The Le Mans 24 Hours could yet be run in October or November, if the rescheduled event can't happen in September as is currently planned.
In March, event organiser the Automobile Club de l'Ouest - in conjunction with the FIA and World Endurance Championship - announced that the 2020 Le Mans 24 Hours would be postponed until September 19-20 from its regular June date due to the consequences of the COVID-19 pandemic.
Speaking to Motorsport Network in the latest of our exclusive #thinkingforward interviews with the leaders in world motorsport, ACO president Pierre Fillon revealed that should the event be unable to take place in September then he'd be willing to push back as far as November - with or without spectators allowed.
Fillon (below) said: "For sure, if at the end of July the authorities will tell us 'impossible in September but 100% possible we can do it in October or November' - of course, we would do that. It will not be the same 24 Hours that we are used to, but we are professional and we have great drivers. We ran in Spa in the snow last year!"
FIA World Endurance Championship CEO Gerard Neveu, also part of the #thinkingforward interview, stated that Le Mans should be enshrined when it comes to scheduling.
"If you think of the walls of our house, Le Mans is clearly the central pillar of all sportscar programmes," said Neveu. "So you must protect the main pillar if you want to maintain your house. Even if you have some damages, you must first protect this part. This is the guarantee that there is a future.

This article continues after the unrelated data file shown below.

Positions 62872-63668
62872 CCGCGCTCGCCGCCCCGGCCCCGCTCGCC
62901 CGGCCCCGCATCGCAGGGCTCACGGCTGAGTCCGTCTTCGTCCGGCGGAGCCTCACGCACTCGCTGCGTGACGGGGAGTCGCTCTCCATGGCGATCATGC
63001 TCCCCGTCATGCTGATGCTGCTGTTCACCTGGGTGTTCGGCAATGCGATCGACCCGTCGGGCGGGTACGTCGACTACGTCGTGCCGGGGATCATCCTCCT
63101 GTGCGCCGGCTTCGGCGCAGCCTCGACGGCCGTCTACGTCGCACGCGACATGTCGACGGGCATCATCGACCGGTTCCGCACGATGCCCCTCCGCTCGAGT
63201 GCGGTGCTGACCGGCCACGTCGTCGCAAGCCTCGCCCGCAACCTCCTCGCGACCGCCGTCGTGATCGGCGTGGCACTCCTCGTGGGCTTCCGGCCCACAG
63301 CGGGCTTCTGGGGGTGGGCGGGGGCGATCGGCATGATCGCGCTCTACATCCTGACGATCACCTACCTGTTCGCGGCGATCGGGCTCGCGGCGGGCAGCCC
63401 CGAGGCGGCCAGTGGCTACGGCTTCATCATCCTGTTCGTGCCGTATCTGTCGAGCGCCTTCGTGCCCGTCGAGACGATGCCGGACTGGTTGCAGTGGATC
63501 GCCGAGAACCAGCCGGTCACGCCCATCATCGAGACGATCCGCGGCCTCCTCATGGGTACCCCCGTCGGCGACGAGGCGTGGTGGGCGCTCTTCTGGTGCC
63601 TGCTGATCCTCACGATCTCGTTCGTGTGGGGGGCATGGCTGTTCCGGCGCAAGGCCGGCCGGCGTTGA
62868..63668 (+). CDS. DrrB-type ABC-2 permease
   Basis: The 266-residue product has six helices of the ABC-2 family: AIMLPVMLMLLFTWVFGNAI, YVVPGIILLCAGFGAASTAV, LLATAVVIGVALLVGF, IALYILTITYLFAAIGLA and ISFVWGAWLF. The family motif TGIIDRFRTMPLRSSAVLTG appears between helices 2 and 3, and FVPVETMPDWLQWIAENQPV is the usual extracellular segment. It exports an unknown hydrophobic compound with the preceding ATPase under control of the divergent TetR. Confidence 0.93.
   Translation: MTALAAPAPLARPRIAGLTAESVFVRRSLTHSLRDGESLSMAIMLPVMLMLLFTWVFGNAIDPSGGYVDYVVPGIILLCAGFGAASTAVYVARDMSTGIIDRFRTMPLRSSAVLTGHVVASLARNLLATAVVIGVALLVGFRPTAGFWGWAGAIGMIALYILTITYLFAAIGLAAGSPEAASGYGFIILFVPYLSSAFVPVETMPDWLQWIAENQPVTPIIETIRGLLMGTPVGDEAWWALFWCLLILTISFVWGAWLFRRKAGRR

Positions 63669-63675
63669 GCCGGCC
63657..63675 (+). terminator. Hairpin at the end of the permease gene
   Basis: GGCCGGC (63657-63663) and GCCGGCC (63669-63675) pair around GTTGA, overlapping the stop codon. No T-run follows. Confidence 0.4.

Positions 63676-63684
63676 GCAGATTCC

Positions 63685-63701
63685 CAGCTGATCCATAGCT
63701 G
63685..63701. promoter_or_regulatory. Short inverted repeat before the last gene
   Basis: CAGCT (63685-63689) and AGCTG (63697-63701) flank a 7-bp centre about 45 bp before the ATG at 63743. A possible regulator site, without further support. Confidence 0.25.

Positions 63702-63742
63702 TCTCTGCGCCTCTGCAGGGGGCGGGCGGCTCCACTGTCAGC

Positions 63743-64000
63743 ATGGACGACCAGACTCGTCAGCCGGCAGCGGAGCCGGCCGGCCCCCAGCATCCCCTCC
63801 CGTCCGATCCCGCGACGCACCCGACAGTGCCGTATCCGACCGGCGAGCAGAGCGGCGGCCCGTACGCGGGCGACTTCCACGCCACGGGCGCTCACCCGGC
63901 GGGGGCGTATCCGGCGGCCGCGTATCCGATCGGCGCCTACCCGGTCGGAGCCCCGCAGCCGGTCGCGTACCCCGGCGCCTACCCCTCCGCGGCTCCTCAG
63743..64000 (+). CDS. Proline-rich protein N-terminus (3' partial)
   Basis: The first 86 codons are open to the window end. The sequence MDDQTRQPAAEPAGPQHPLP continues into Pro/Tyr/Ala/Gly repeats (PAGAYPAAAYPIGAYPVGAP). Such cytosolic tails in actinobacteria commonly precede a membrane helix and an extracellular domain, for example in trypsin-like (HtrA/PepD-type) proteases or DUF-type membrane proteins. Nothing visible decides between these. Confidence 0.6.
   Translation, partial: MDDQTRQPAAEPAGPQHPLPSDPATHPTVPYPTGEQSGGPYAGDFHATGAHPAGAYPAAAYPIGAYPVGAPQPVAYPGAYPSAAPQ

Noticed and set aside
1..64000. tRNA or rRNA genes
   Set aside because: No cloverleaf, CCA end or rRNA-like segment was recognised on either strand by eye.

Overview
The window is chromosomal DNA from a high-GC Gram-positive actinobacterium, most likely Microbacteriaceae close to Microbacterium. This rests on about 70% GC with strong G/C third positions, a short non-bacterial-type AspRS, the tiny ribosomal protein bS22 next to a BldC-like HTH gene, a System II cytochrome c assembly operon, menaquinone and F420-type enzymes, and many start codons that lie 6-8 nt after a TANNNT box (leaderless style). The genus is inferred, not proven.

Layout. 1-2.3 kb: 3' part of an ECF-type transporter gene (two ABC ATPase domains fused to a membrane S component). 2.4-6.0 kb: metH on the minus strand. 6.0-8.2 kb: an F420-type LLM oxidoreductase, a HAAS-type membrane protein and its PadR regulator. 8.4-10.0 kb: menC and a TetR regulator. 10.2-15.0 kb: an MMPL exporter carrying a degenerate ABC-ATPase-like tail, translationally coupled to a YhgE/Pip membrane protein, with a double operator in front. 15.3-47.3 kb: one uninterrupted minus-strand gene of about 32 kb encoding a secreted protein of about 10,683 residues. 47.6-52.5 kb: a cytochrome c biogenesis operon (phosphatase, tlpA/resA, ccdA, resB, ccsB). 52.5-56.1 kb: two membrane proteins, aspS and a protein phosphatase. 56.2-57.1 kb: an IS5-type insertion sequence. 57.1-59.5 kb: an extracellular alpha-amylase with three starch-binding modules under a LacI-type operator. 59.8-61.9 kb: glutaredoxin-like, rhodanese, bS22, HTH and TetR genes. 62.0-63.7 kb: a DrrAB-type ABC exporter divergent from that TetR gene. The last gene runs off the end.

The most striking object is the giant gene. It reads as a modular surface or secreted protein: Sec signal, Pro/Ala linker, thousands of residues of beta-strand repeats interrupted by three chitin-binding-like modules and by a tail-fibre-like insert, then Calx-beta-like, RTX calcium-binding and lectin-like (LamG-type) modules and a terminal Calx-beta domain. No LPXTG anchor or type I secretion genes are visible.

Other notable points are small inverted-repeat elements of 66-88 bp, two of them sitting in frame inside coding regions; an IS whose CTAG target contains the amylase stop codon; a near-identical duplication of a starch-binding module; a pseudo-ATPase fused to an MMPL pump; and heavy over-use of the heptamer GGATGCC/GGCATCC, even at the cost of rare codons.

"The true reality is Le Mans is an exception. So you cannot take Le Mans like an average [race]. It can be an example, it can be a leader for the categories but when you discuss about the global platform, the championship, that's a little bit different. Le Mans is Le Mans, which is like Mount Everest."
Fillon admitted that the potential for a first-ever Le Mans run behind closed doors is a possibility, but that he was highly mindful of major sporting events being fluid in this regard.
"Yes, [behind closed doors] it's an option," he said. "In fact, at this time, nobody knows what will happen in September! We have a lot of big events planned in France before then, like the Tour de France and Roland Garros. The question is are we able to organise an event with more than 100,000 people? I don't know the answer to that.
"If you listen to our president, maybe after the middle of July something is possible, but if you listen to Germany, it's nothing before the end of August. I just read that a big event in Munich [Oktoberfest, from September 19-October 4] is cancelled, so nobody knows."
Fillon outlined three options that the ACO is currently considering, depending on what restrictions are still in place going into September.
"Option one is that we're allowed to run our event with fans, maybe with some constraints like masks and so on," he said.
"The second option is we have no more than 5,000 people, or something like that - so that's a good option for the TV but not good for the fans who want to attend. And, for sure, this is not a true Le Mans - it's not just about the race, it's an experience for all the spectators.
"And option three is that it's impossible to organise the 24 Hours of Le Mans event at all. For sure, we hope that is not the option! But, at this moment, we cannot exclude that."